President's Report 2007

FLARE Volunteer Award recipient

Volunteer extraordinaire

Priscilla Corcoran Mooney

A native of Branch, St. Mary’s Bay, NL, alumna Priscilla Corcoran Mooney, B.Sc.’99, BA’00, BSW’03, knew from an early age that she wanted to make a difference in her community. From her initial volunteering as a member of Fatima Academy’s high school Green Team, to starting the school’s first literary club and being a contributor for the school newspaper, the young, soft-spoken Ms. Corcoran Mooney would continue this altruistic habit well into her university career and adulthood.

Now at age 31, Ms. Corcoran Mooney is one of six recipients of Flare magazine’s Community Volunteer Award – an annual award given to outstanding Canadian women aged 18 and over for volunteer efforts in their community.

“My efforts don’t seem that big to me – especially compared to the efforts of others,” said Ms. Corcoran Mooney. “These are just initiatives that I take on because I want to see strong rural communities in this province. When I met the other five recipients in Toronto earlier this year and heard about their stories, I truly felt that I shouldn’t be here because the person next to me has done so much more.”

This is a modest statement for someone who volunteers as Branch’s mayor (the youngest in the town’s history), is obtaining funding from federal and provincial partnerships for a new town water supply, has started her own bed and breakfast, is a co-founder and member of a number of organizations that improve quality of life for all ages in her community, including Singing Kitchen, Friends of Cape St. Mary’s, Recreation Committee, and special initiatives such as the Well Teen Club.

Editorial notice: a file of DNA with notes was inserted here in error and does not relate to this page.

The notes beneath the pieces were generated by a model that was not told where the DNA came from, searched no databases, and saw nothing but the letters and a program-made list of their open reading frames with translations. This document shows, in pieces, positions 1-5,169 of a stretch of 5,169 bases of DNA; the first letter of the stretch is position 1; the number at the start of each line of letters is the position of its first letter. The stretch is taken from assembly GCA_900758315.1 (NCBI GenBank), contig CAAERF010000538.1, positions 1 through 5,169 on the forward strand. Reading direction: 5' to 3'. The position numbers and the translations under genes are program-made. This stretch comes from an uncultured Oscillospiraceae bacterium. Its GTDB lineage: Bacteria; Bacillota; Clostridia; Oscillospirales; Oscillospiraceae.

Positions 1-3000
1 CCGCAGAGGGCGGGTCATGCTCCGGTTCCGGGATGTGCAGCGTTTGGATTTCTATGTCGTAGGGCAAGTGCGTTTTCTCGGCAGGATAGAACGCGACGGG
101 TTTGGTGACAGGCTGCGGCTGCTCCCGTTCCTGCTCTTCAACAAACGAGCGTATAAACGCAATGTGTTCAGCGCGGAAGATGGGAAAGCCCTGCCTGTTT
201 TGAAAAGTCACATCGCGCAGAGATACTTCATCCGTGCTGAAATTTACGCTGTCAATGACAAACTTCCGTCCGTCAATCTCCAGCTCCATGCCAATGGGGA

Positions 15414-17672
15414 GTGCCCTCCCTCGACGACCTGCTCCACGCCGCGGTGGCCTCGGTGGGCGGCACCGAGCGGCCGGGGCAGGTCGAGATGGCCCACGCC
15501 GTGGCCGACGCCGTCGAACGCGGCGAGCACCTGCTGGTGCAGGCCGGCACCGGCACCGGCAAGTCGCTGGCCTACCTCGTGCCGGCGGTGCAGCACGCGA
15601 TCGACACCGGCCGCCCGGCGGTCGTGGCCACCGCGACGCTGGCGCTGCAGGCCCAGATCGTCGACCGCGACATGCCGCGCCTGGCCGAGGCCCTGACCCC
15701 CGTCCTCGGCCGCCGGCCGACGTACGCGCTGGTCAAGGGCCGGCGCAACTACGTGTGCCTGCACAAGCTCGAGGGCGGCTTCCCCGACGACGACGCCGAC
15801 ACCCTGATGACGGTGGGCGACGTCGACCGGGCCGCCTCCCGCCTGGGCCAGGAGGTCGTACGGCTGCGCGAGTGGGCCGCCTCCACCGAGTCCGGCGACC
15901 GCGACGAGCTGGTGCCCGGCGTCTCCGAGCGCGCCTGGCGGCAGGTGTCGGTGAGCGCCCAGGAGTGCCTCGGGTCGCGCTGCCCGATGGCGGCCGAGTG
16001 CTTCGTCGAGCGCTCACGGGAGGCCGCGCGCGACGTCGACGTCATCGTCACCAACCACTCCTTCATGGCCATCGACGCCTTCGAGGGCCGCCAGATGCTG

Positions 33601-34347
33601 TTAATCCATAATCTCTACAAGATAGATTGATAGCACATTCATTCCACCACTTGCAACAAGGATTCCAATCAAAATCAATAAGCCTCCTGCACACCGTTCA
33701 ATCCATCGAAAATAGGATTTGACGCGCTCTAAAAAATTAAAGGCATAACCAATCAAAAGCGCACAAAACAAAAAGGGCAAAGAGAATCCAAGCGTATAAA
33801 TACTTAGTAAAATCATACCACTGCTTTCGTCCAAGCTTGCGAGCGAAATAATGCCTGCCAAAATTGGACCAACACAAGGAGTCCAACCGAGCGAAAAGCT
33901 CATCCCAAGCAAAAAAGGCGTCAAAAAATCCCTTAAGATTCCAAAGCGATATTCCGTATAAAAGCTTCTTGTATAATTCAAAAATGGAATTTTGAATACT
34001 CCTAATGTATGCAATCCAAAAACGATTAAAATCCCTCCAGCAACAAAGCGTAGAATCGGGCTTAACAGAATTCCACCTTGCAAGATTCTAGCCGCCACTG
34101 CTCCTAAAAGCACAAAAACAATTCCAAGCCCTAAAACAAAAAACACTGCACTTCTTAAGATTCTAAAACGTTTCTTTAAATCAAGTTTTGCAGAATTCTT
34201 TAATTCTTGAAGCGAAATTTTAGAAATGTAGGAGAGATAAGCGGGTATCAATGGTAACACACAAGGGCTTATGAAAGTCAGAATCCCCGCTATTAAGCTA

With the growing number of Newfoundlanders leaving home to find work abroad, Ms. Corcoran Mooney remains determined to stay. Such perseverance and sense of community was instilled in her youth by her grandparents, by whom she was raised.

“My grandmother was very spirited and very community-oriented. Today she might be referred to as an activist. I was always very aware of this and I believe some of these traits have soaked into my own personality. Both of my grandparents gave great respect to my life. I am what I am today because of them, and I believe they would be proud and very supportive of my chosen path in life.”

Ms. Corcoran Mooney is currently enrolled in Memorial’s master of social work program.